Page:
and, in subjecting them to heat of different intensities to see how much they could withstand before breaking up, there was no perceptible difference observed in the tendency to fracture, whether the bricks were exposed to a gradual or rapid heating. Not one of them broke when subjected to a white heat. Several were heated to a bright-red heat, and then plunged into a bath of cold water. They withstood this test without showing a decidedly damaging fracture, and one of the bricks was exposed to an alternate heating and cooling three times before breaking up.
These results were a surprise, and they suggest the advantage of using such a material for the walls of buildings, as a sure defense against uncontrollable conflagrations. The facts that appear to be established by the line of experiments are:
1. That a system of iron beams re-enforced with béton can be made to sustain weights many times greater than the iron beams alone can bear without re-enforcing.
2. That floors and roofs can be economically made of béton re-enforced with iron rods, capable of sustaining heavier loads, with a less number of supporting beams, than any other system of flooring and roofing, of equal cost, now in use.
3. That the system of re-enforced beams and béton floors affords advantages for a more perfect method of heating buildings uniformly than by the steam or hot-water system.
4. That the sanitary requirements of complete ventilation are plainly within the reach of this system of construction.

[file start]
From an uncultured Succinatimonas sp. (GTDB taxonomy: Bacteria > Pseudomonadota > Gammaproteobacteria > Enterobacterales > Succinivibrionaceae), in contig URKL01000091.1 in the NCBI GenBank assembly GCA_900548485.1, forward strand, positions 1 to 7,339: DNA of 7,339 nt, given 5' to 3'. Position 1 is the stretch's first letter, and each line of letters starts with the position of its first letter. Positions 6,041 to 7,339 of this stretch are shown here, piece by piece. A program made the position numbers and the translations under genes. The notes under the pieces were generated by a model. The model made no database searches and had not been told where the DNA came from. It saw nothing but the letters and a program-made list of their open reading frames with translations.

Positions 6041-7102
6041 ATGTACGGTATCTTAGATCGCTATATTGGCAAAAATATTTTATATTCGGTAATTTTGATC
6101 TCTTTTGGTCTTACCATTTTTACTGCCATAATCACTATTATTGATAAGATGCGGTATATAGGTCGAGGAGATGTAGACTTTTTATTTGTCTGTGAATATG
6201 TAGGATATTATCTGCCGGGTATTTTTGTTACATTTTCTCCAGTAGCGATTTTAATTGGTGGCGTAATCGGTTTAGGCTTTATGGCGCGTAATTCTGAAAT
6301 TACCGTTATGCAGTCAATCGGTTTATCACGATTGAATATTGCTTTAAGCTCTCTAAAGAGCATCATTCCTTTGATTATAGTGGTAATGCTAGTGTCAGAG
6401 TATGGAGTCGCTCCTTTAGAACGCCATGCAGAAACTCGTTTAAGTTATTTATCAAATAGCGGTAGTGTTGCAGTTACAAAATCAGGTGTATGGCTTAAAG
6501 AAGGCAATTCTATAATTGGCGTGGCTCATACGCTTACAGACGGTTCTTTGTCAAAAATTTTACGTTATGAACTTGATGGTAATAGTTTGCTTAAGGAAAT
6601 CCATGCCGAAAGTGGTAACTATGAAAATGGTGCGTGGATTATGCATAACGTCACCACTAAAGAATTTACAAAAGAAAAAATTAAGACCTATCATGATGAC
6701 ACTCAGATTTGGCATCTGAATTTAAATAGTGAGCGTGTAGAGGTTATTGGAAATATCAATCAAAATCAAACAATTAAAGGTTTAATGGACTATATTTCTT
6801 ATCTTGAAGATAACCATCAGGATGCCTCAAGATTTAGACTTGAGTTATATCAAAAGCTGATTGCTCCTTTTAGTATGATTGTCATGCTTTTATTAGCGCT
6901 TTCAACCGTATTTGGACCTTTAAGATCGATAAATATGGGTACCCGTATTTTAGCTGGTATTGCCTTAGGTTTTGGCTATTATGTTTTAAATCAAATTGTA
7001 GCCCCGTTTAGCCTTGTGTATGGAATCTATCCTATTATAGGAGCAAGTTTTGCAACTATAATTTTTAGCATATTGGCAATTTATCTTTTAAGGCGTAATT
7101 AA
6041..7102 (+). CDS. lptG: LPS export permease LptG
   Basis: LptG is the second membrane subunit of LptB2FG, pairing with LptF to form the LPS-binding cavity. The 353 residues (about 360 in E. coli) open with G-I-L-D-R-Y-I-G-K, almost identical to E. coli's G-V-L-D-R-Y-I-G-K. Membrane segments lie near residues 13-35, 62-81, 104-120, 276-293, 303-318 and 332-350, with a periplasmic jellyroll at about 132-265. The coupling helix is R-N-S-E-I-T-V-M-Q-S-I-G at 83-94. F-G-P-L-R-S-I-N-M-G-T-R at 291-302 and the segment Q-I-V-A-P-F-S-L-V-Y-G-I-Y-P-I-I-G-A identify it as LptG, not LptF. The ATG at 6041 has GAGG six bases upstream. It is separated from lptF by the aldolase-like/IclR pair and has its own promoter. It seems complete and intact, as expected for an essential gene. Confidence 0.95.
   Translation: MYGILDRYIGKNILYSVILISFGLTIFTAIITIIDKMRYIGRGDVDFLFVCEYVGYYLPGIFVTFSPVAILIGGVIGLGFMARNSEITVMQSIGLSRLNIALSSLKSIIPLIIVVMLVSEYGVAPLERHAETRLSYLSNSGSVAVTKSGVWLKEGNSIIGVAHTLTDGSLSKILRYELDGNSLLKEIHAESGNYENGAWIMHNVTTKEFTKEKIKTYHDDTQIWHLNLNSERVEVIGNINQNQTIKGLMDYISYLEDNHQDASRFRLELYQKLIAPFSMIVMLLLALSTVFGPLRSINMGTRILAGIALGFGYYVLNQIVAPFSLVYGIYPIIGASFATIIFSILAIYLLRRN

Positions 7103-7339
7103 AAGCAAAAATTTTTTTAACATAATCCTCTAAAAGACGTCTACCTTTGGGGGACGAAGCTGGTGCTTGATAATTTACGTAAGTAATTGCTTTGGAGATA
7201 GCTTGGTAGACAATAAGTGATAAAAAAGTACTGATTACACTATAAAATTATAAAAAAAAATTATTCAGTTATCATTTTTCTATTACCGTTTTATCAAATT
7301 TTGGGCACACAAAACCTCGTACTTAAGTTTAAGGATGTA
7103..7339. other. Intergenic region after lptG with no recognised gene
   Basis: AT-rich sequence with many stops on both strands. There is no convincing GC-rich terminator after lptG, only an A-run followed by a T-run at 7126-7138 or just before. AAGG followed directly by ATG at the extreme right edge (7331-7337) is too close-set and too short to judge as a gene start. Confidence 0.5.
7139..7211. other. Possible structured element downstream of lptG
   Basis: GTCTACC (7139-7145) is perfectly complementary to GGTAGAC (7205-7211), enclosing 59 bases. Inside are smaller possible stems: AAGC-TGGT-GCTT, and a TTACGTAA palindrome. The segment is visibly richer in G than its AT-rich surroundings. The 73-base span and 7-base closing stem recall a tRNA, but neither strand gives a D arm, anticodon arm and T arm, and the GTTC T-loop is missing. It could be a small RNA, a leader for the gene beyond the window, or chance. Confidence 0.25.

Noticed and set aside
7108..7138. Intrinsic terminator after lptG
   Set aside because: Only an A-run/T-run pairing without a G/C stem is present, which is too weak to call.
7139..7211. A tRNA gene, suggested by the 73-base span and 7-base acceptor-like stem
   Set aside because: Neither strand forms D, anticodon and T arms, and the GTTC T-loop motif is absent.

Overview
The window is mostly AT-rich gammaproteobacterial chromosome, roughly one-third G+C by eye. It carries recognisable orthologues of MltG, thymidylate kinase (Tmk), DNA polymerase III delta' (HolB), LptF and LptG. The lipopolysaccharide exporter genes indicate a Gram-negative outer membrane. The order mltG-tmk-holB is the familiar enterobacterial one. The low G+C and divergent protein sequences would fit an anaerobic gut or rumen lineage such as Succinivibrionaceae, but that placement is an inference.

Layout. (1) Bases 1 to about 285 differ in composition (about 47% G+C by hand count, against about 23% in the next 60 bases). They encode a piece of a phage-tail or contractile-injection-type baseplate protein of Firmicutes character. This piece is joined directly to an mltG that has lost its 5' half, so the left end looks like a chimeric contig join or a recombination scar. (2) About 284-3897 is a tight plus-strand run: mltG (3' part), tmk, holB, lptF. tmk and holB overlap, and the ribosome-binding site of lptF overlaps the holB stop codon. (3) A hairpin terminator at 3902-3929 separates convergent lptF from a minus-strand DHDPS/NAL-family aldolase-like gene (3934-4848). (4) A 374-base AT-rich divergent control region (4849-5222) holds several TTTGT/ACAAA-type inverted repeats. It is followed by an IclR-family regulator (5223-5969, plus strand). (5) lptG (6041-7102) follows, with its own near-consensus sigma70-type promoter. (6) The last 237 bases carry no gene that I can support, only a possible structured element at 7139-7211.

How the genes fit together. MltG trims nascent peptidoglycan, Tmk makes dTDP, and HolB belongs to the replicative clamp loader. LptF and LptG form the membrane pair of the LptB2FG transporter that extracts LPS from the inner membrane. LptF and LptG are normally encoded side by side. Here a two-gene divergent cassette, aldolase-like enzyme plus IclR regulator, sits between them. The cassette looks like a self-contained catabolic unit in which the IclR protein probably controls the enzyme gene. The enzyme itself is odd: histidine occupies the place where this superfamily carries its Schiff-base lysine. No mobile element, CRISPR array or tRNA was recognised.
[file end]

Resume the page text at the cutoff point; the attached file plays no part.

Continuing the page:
5. That it affords a perfect defense against the interior destruction of buildings by fire.
The intrinsic worth of béton construction appears most valuable in furnishing the elements of fire-proof construction, and thus inaugurating a reform in the prevailing system of building based on the principle that safety can be more economically realized through reformation than by exclusive dependence on insurance indemnities for losses by fire. The amount of capital destroyed by fire appears almost fabulous, and has been estimated by insurance authorities to be over one hundred million dollars annually in this country. This enormous estimate takes no cognizance of the losses due to the disturbance of business relations and labor by such enforced interruptions of industry, but the sum of the losses accounted for seems to be enough to awaken an interest in the discovery of some effective remedy for reducing them.
Yet, if the remedy is only to be found in building more thoroughly, its adoption may remain doubtful so long as the hazardous method of building, and the rates for insuring hazardous property, occupy their present relations to each other. Such radical departures from conservative ideas of building as are herein described must necessarily find a slow recognition.